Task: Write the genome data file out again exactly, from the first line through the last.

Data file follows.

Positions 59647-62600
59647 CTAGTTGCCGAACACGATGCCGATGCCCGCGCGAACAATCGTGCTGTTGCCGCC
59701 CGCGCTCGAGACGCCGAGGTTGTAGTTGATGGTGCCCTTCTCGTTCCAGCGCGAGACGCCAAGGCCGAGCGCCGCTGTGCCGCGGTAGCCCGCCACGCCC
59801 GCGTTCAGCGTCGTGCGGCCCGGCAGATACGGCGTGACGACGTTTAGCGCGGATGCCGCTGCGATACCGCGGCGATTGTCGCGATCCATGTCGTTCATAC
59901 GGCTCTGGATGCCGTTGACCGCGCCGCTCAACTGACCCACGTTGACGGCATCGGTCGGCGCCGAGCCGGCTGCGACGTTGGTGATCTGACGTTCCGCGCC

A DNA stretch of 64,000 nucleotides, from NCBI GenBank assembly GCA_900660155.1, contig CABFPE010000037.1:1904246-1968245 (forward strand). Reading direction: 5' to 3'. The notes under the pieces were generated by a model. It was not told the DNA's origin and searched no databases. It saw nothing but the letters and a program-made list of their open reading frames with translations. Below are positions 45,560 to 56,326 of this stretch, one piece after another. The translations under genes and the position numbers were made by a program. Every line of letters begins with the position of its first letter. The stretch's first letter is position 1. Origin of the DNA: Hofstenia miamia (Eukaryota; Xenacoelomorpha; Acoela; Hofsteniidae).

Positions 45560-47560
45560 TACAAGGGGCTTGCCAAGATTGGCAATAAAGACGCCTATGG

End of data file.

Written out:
Positions 59647-62600
59647 CTAGTTGCCGAACACGATGCCGATGCCCGCGCGAACAATCGTGCTGTTGCCGCC
59701 CGCGCTCGAGACGCCGAGGTTGTAGTTGATGGTGCCCTTCTCGTTCCAGCGCGAGACGCCAAGGCCGAGCGCCGCTGTGCCGCGGTAGCCCGCCACGCCC
59801 GCGTTCAGCGTCGTGCGGCCCGGCAGATACGGCGTGACGACGTTTAGCGCGGATGCCGCTGCGATACCGCGGCGATTGTCGCGATCCATGTCGTTCATAC
59901 GGCTCTGGATGCCGTTGACCGCGCCGCTCAACTGACCCACGTTGACGGCATCGGTCGGCGCCGAGCCGGCTGCGACGTTGGTGATCTGACGTTCCGCGCC

A DNA stretch of 64,000 nucleotides, from NCBI GenBank assembly GCA_900660155.1, contig CABFPE010000037.1:1904246-1968245 (forward strand). Reading direction: 5' to 3'. The notes under the pieces were generated by a model. It was not told the DNA's origin and searched no databases. It saw nothing but the letters and a program-made list of their open reading frames with translations. Below are positions 45,560 to 56,326 of this stretch, one piece after another. The translations under genes and the position numbers were made by a program. Every line of letters begins with the position of its first letter. The stretch's first letter is position 1. Origin of the DNA: Hofstenia miamia (Eukaryota; Xenacoelomorpha; Acoela; Hofsteniidae).

Positions 45560-47560
45560 TACAAGGGGCTTGCCAAGATTGGCAATAAAGACGCCTATGG